We hear it every once in a while, and it seems more frequently every day:
Why can’t there just be one software that does it all?
Right off the bat, of course, this sounds great. How cool would it be to run everything from one system? One login, one subscription fee, one source of information.
And then, you really start to think about it.
Do you want to be bound to one system? There’s no way that one (or even just a couple) systems can mold to your business. You would have to that specific products features and processes. Likely, if this imaginary system were to exist, it wouldn’t provide expertise in every single field—rather, it would be average (at best) in each.
It’s a nice thought, but impractical and improbable. It’s much better to have multiple systems that specialize in one area each, with dedicated teams driving each of their progress forward.
This works as long as those systems have the right architecture and integrations to save you from time-consuming duplicate data entry.
Building Custom Software Integrations?
So what exactly do we mean by building custom software integrations?
Systems talk to each other via API. APIs push or pull data between systems, allowing for smooth and seamless integrations. If you set it up the right way, it will feel as if the systems are one because they share data.
Some applications make integrations easy and others do not. Either way, it’s worth it to spend the time and make an integration happen. It will save you countless hours of duplicate data entry or having to clean up bad data. Software is only as good as the information stored in them (thus the name “information systems” or “information technology”).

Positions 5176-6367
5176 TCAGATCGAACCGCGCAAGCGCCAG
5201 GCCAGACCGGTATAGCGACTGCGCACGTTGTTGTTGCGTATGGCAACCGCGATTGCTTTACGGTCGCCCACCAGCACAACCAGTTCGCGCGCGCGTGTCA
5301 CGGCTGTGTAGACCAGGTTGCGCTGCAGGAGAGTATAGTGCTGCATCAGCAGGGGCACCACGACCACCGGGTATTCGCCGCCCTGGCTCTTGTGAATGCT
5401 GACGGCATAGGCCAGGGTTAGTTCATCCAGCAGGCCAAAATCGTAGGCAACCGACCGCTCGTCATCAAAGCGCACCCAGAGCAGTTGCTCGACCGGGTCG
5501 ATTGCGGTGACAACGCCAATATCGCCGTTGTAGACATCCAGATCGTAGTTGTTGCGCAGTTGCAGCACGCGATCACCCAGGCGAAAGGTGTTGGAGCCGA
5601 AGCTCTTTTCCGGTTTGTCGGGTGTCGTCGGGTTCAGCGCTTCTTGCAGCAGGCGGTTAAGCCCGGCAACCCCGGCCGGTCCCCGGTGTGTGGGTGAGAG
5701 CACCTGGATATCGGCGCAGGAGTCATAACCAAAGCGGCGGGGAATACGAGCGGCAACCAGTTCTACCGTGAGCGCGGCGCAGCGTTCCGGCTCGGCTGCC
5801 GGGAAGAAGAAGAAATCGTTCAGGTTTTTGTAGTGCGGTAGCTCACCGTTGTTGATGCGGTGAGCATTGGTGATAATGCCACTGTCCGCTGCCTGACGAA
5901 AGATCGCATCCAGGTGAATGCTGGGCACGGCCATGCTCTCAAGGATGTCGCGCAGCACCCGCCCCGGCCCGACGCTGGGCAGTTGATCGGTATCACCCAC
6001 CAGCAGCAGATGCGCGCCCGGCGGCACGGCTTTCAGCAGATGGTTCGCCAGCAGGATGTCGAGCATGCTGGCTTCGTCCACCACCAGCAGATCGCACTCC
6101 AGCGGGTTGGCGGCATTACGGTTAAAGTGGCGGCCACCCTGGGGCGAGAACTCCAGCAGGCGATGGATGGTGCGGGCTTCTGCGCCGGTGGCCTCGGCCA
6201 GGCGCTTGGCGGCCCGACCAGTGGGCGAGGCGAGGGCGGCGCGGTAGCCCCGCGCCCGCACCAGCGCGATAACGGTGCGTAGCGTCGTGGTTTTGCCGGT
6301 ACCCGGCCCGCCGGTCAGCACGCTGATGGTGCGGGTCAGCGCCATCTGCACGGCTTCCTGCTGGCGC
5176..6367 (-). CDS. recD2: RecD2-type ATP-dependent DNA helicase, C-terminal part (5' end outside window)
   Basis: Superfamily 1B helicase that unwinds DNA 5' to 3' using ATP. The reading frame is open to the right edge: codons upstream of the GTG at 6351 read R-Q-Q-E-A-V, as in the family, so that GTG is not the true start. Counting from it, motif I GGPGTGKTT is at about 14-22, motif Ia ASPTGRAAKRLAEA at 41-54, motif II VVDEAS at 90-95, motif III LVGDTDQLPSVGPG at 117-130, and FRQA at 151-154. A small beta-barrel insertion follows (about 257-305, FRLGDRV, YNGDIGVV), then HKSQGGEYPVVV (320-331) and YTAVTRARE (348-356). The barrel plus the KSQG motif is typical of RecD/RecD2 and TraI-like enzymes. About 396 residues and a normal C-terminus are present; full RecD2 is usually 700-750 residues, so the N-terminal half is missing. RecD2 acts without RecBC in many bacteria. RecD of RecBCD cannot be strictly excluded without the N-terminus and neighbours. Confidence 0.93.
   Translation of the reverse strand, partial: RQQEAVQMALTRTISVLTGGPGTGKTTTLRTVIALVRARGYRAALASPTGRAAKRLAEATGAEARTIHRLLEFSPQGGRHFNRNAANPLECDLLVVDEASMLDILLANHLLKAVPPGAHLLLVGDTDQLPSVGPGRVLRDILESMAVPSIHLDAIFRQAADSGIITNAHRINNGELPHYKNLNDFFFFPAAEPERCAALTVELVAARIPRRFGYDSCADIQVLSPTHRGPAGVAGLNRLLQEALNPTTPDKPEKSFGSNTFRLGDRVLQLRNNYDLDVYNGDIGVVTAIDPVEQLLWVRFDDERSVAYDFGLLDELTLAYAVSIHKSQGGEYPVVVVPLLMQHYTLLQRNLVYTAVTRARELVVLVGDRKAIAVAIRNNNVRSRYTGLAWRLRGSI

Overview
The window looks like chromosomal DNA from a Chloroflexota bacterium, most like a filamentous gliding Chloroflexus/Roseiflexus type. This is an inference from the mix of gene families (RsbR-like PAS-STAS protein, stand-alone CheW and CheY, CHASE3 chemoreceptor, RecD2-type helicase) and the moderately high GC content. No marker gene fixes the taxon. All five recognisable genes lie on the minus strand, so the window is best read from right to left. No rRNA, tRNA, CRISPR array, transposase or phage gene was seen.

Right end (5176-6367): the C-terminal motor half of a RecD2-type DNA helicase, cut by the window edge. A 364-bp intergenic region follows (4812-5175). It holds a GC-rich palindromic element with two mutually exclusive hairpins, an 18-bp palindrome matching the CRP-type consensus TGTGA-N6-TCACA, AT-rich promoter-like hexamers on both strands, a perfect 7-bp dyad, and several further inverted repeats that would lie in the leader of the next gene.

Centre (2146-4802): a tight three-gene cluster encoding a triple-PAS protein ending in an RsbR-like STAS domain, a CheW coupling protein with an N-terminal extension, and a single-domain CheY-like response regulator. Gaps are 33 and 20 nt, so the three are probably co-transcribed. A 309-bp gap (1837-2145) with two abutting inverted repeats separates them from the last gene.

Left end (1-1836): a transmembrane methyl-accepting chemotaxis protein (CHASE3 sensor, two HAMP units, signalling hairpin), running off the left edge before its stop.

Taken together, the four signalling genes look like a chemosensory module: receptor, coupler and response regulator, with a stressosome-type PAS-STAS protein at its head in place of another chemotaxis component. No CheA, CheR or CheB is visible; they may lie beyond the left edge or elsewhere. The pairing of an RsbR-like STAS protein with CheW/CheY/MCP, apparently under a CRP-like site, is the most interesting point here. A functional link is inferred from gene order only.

Usually, creating an integration is a pretty simple fix for a team that knows what they’re doing.
We’ve been brought in on plenty projects where the goal was to integrate and share data between all the systems in an organizations network. The benefits of scale are huge when you make this investment, and it’s pretty amazing to watch how your systems can share data at scale and automatically.
Enterprise Resource Planning and Systems Architecture
At scale, these types of projects and integrations often become enterprise resource planning (ERP), having to do with the architecture of your entire system.
Consider that this generation is really the first generation of software-driven businesses. Software as a service has only become a dominant model within the last 10 or 15 years. Businesses go out and pick the software that they need, implement it, and start paying their subscription fees. Things get messy real quick without the proper planning and architecture.
When you sit down with our team, we can talk about the systems that you have and ways that we can tie them all to a central database. From there, we can make sure that all the systems are talking and creating as many scale benefits as possible for your organization.
Get Started Building a Custom Software Integration
Have two systems that you would love to get integrated? We’re your team. We’re ready to sit down and talk with you about the project and discuss the details.